Review – Night Reverie

I love a good point-and-click adventure game. Strangely enough, I’ve actually played an impressive streak of them lately. Titles like Röki, Happy Game, Backbone, and The Darkside Detective: A Fumble in the Dark were all extremely enjoyable. So when I saw the trailer for Night Reverie, a borderline hallucinatory adventure, I jumped at the chance to play it. Would my streak of good luck continue or would I have to say good-night?

Night Reverie is the debut game for indie developer Somber Pixel. After wishing on a shooting star, Matt, our young protagonist, finds his house has changed into something found within a dream. His sister, Emma, is missing in this realm and he goes on a quest to find her. Before long he’s joined by a small flaming spirit named Sparky, and the two team up to discover out what is going on.

Night Reverie Sparky the Cosmic Being

So Sparky’s a cosmic being? At least he’s not Cthulhu.

The majority of Night Reverie is lighthearted and whimsical, with you following Matt along his adventure throughout the house. Along the way Matt will come across various anthropomorphic creatures who he will have to help in order to gain knowledge of Emma’s whereabouts and what is going on in this dreamlike world. Each character has their own specific personality and hardships to overcome, which makes them stand out more. There’s a true sense of fulfillment after helping each one and understanding what their personal hurdles represent.

On the surface it’s a child’s fantasy tale, but there are themes of a deeper nature present as well. The subtext is subtle through most of Night Reverie, but the game takes a pretty dramatic turn near the end. While the direction does make the game much more profound than I was initially expecting, it does make the experience feel a bit unbalanced. It’s the kind of tale that sticks with you long after you’ve finished playing it.

Night Reverie Taby the Dog

What I’m more curious about is why there’s a dog living in an igloo in my refrigerator?

In terms of the gameplay, Night Reverie is your classic point-and-click adventure with puzzles to solve throughout the journey. I was pleasantly surprised by the puzzles too. None of the solutions were overly complicated or needlessly difficult. Every step I had to take made sense and felt organic to the story. Overall, it delivered a nice, somewhat casual experience, with just enough challenge to keep the game engaging. There was also a surprising amount of variety to the puzzles, which is always appreciated. I love when a game can keep itself feeling fresh throughout its runtime.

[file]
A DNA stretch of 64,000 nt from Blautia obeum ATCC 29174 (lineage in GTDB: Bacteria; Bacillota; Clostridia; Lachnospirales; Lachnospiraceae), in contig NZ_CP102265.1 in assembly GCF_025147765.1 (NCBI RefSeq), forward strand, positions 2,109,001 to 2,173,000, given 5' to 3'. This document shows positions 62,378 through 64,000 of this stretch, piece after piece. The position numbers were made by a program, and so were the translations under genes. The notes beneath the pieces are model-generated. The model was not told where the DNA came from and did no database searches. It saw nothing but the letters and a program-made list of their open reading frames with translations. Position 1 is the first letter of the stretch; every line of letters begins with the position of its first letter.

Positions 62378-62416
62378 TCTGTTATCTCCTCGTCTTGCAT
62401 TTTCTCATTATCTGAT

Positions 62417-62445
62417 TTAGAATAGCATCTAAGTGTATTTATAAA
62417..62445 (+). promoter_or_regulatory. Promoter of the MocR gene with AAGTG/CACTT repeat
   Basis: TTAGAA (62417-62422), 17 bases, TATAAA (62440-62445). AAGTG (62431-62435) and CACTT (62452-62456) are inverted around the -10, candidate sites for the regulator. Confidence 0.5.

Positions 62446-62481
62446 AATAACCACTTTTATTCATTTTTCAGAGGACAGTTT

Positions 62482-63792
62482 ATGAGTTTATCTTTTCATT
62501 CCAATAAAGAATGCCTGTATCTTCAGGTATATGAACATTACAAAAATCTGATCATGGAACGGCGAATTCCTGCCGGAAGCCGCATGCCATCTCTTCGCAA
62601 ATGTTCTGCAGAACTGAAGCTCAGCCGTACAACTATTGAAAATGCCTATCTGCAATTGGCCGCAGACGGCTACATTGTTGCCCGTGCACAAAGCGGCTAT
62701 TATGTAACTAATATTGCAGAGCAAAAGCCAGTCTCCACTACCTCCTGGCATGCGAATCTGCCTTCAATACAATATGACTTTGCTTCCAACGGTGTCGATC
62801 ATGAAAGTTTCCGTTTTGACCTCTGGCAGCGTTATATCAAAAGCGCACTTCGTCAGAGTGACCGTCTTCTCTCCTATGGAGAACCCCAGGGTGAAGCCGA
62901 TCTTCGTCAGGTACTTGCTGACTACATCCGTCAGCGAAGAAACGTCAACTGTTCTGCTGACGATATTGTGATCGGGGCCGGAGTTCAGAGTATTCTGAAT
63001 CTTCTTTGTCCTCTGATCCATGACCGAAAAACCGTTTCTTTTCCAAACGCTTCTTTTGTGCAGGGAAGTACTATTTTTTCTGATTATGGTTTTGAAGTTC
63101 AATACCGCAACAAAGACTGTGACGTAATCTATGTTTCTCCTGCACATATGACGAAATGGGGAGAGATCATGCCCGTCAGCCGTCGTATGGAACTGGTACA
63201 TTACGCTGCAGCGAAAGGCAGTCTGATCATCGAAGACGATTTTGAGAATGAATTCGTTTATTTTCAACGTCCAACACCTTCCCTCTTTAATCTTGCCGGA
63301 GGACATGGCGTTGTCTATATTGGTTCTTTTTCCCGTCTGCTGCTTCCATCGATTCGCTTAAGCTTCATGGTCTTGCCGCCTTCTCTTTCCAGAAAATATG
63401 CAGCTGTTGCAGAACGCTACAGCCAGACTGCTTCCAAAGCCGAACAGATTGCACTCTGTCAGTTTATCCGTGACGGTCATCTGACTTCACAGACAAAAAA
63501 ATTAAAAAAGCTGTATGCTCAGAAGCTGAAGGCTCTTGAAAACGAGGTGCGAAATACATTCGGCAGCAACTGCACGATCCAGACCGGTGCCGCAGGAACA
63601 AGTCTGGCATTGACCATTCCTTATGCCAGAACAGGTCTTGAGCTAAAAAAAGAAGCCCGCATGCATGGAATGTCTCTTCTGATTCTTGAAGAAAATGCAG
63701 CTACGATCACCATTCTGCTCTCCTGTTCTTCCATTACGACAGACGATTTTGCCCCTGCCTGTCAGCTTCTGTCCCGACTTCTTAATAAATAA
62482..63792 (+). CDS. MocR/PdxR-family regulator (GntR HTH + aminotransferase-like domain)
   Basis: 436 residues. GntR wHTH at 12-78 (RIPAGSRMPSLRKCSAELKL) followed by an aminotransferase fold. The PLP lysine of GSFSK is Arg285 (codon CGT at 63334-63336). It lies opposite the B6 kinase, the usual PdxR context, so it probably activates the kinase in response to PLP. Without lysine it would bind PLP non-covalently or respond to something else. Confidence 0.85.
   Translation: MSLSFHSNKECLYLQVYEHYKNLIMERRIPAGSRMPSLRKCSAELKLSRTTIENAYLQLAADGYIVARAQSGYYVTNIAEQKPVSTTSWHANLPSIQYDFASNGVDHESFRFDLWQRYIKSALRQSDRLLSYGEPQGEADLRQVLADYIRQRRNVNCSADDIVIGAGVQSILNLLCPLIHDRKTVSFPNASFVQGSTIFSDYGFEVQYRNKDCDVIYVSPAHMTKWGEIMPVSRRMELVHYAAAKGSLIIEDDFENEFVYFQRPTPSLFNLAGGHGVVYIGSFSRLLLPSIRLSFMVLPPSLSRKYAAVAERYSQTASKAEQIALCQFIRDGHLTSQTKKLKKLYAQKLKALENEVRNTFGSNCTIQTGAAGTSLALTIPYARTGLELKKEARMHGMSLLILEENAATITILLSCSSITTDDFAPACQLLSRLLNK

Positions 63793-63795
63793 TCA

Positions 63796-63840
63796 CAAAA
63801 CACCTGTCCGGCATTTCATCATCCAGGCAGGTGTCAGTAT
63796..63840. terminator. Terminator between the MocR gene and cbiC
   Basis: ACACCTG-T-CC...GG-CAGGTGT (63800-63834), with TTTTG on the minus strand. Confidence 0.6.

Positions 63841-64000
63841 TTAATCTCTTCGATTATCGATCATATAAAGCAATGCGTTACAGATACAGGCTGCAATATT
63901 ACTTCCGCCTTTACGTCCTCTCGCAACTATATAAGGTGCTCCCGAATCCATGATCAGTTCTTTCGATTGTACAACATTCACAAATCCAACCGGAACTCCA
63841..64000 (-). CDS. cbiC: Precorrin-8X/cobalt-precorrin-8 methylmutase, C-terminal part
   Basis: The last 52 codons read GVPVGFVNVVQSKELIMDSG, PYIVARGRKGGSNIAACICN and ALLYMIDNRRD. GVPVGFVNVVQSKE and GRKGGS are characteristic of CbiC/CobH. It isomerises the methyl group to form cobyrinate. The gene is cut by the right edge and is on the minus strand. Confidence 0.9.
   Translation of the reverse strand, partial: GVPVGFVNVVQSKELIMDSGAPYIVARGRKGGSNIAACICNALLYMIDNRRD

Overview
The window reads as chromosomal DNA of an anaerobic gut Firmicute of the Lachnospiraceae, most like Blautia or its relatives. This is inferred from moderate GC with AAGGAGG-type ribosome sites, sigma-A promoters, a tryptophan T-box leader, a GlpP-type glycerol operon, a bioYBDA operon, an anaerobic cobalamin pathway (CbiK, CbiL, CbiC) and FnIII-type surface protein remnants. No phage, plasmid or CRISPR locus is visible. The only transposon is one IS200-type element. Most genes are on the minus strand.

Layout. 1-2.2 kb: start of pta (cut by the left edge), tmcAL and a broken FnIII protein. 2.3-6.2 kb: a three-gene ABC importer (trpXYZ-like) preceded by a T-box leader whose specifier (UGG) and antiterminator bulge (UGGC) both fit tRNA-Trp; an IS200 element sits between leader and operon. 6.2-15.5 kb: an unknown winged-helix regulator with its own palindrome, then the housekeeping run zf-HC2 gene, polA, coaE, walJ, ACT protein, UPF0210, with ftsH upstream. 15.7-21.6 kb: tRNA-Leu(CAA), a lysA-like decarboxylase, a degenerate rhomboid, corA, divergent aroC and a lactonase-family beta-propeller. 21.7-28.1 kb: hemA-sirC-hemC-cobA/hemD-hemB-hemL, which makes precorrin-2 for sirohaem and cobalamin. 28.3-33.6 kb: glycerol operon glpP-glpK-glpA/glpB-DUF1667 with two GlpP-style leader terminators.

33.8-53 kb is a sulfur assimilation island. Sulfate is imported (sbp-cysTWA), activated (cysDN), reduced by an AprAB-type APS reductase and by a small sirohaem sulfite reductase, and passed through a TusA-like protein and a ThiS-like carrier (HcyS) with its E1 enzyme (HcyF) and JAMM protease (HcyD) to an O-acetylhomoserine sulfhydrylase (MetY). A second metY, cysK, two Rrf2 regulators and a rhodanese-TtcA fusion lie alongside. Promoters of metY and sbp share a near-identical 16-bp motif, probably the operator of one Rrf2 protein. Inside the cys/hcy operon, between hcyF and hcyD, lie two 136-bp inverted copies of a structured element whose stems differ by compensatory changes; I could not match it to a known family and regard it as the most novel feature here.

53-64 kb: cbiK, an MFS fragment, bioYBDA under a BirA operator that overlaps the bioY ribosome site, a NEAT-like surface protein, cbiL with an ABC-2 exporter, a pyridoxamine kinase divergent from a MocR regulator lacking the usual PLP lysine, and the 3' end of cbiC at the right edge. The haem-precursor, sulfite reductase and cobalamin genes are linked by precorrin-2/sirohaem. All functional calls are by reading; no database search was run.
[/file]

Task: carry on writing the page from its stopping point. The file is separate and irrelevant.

And my mom told me playing video games would rot my brain.

The pixel art style in Night Reverie works well for the type of game it is. Because of its childlike nature, high definition graphics aren’t needed. The pixel art is clean and everything is easily decipherable. The character models are adorable and there is some great imagery present in every room of the house. The vibrant color palette and creative use of multicolored lighting throughout the house adds to the feel of being in an otherworldly plane of existence.

The sound design was also a lot better than I was expecting. There’s no voice acting, but that’s not really needed in a game like this. The sound effects are minimal, but serviceable. However, the soundtrack is where the sound design really excels. The various melodies throughout Night Reverie fit the tone and theme of each situation very well, often selling the true emotions at play. Like the visuals, the score has the perfect blend of whimsy and otherworldliness.

Constellation Puzzle

Who knew constellations would be so numerical?

All in all, I loved Night Reverie. It’s an extremely accessible game, with its puzzles successfully walking that fine line of being clear enough to solve without getting frustrated and still providing just enough challenge to stay interesting. Their variety keeps the game feeling fresh the whole time as well. Underneath its adorable aesthetic and cute characters is a surprisingly deep story that I didn’t see coming. Night Reverie provides an experience that you won’t soon forget.


Graphics: 7.0

The pixel art is simple yet beautiful, with everything clear and easily decipherable.

Gameplay: 9.0

A point-and-click adventure game with puzzles that are fun and not overly complicated. Each solution makes sense and the puzzles types are varied.

Sound: 9.0

No voice acting, but the soundtrack fits the theme and tone of the game well.

Fun Factor: 8.5

The majority of the game is lighthearted and charming, but there are deeper themes running throughout. The ending takes an unexpected turn that feels profound, yet slightly unbalanced from the rest of the game.

Final Verdict: 8.5

Night Reverie is available now on PC.

Reviewed on PC with an i7-9700k, RTX 2070, and 16gb of RAM.

A copy of Night Reverie was provided by the publisher.